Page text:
though not in size), those of grebes or Coots.<br />

SKUA IN NUMBERS<br />

2,100<br />

1,300<br />

Number of pairs of<br />

Arctic Skua nesting<br />

in the UK<br />

7<br />

Number of skua species<br />

in the world (if you recognise<br />

Chilean, South Polar<br />

15<br />

and Brown<br />

Skuas as separate species)<br />

Length in cm of the<br />

protrusion of the tail<br />

streamers of the<br />

Long-tailed Skua<br />

9,600<br />

Number of pairs of Great Skua (above) in the UK,<br />

nearly two-thirds of the world population<br />

Ian Butler <strong>Bird</strong>/Alamy*<br />

FIELDCRAFT<br />

TIME IN THE FIELD<br />

It is far from an original idea, but it is easy to forget (and<br />

get caught in a comfortable life of lie-ins and lazy afternoons):<br />

the more time you put into looking for birds, the more birds you<br />

will find. If you want to have the glory of finding birds on your local<br />

patch (or somewhere else for that matter), you need to be in it to<br />

win it (in the field that is).<br />

Finding birds is much more pleasurable than chasing ‘someone<br />

else’s birds’. So, get out early, stay out late and spend as much time<br />

birding as you can! Early and late birdwatching make more sense<br />

when you consider that birds are usually at their most active at this<br />

time. Also, birds may arrive overnight and so appear as if by magic<br />

first thing in the morning (and can also move on early) and can feed<br />

and prepare for departure late in the day.<br />

WHAT’S IN A NAME<br />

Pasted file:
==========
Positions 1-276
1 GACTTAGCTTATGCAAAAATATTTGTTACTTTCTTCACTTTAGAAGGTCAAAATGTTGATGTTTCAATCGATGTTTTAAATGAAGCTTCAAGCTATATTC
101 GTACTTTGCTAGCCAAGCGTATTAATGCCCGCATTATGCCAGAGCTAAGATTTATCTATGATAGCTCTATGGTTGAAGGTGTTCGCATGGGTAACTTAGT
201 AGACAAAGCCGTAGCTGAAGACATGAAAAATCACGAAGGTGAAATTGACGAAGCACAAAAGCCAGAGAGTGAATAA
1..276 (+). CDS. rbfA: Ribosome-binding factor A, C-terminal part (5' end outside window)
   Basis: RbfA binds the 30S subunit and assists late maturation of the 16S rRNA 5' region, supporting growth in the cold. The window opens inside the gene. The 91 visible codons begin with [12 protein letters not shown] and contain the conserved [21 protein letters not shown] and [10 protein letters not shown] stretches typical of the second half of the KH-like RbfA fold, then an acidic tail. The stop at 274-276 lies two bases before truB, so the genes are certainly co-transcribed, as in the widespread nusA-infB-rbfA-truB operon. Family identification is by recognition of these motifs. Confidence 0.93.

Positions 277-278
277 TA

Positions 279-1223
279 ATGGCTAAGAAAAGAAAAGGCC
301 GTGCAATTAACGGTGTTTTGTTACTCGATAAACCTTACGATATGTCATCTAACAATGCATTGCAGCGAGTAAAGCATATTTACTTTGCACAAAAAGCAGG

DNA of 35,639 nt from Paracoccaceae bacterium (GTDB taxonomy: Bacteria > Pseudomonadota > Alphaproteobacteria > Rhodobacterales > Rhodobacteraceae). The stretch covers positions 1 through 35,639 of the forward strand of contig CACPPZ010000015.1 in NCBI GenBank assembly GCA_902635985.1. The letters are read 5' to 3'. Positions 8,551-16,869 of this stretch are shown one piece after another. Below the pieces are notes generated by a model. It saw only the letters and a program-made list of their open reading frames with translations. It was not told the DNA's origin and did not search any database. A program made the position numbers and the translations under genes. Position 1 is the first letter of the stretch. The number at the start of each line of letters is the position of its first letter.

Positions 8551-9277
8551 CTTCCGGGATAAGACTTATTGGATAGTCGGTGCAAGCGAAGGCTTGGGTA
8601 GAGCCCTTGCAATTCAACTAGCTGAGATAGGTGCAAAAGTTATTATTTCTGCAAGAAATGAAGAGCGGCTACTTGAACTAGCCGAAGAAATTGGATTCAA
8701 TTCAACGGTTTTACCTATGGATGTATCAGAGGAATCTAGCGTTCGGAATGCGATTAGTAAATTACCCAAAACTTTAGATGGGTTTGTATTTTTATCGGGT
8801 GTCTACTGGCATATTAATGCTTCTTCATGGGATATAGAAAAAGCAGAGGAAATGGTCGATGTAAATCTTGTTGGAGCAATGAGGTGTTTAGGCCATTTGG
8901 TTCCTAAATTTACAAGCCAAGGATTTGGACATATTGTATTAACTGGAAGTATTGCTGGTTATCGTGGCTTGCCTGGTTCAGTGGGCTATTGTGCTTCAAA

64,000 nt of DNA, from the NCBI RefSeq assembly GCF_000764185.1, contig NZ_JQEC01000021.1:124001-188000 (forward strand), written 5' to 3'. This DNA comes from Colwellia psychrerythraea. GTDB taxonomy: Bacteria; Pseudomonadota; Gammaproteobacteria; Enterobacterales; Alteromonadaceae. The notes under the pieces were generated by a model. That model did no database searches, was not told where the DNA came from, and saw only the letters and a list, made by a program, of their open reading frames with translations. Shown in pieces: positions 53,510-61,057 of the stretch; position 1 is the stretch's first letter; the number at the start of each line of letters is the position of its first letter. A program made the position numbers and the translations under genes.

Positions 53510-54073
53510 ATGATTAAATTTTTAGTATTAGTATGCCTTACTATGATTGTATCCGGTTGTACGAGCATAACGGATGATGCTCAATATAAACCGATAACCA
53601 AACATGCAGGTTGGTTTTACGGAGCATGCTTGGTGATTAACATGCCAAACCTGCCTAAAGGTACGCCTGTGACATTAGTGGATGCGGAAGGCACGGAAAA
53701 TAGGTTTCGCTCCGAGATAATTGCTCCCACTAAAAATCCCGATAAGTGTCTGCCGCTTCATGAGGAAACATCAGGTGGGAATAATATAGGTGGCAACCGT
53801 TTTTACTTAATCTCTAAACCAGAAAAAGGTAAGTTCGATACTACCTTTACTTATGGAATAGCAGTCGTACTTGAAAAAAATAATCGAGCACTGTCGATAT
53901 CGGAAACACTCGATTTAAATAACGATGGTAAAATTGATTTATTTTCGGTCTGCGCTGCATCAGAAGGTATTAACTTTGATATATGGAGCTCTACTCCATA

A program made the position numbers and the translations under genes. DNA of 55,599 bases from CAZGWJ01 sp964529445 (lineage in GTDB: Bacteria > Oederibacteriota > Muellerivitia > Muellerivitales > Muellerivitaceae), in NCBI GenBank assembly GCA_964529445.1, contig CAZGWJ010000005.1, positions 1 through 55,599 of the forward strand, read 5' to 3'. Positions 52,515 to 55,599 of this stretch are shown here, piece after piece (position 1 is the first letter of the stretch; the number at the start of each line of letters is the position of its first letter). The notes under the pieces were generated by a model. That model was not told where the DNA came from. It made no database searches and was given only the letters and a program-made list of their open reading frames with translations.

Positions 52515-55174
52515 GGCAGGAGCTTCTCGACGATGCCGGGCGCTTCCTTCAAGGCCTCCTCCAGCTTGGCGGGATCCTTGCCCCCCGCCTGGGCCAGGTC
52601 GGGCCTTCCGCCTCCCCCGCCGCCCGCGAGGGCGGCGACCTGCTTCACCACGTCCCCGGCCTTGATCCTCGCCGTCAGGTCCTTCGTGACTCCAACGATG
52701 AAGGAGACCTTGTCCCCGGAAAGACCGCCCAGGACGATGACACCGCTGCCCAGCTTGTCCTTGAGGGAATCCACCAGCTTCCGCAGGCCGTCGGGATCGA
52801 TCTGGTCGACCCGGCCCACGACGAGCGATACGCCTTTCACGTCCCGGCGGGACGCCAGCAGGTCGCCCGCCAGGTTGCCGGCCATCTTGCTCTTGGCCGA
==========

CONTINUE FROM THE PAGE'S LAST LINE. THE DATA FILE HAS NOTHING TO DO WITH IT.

POMARINE SKUA<br />

Of the three ‘smaller’ skuas, the Pomarine Skua is the largest,<br />

deepest chested and most robust; and the one which has the long<br />

‘spoon’ shaped central tail feathers. These smaller skuas are also known<br />

as ‘jaegers’, particularly in North America, from the German Jäger,<br />

meaning hunter. The word skua itself has an uncertain etymology,<br />

with some authorities believing it is somehow imitative of the birds’<br />

calls. Others point to its origin being the Faroese word skúgvur, used<br />

for the Great Skua.<br />

The Pomarine part of the name is curious, but at least not quite as<br />

obscured by history. The original name for this particular skua was the<br />

Pomatorhine Skua, literally meaning ‘lid-nosed skua’ referring to the thin<br />

plates which overlay the nostrils (at the base of the bill); although that<br />

feature is shared by all the skuas.<br />

Nature Photographers Ltd/Alamy MediaWorldImages/Alamy* Arterra Picture Library/Alamy<br />

10 September 2018


AUTUMN CHATS<br />

Here are three chats you may encounter in autumn. Note that the bright plumage of all<br />

three is ‘masked’ by the buff tips of the freshly grown feathers.<br />

WHINCHAT<br />

A small species, which habitually<br />

perches high up on weeds or small<br />

bushes, or on fence lines, searching for<br />

food on the ground below, The broad,<br />

pale supercilium (‘eyebrow’) and white<br />

on the sides of the base of the short tail<br />

are useful ID features.<br />

WHEATEAR<br />

Large (for a chat), slightly smaller than<br />

a Starling, the Wheatear is usually a bird<br />

of the ground, liking ploughed fields and<br />

short-cropped grassy areas on<br />

migration. Males, females and<br />

first-winters are all more or less pale<br />

brown on the upperparts, with fringed<br />

dark wings. The rump is white as are the<br />

tail sides, while the centre and terminal<br />

band are black.<br />

BLACK REDSTART<br />

A scarce passage bird (and rare resident<br />

breeder), autumn Black Redstarts of<br />

both sexes and all ages are grey brown<br />

all over except the striking orange tail,<br />

which is rapidly quivered on landing or<br />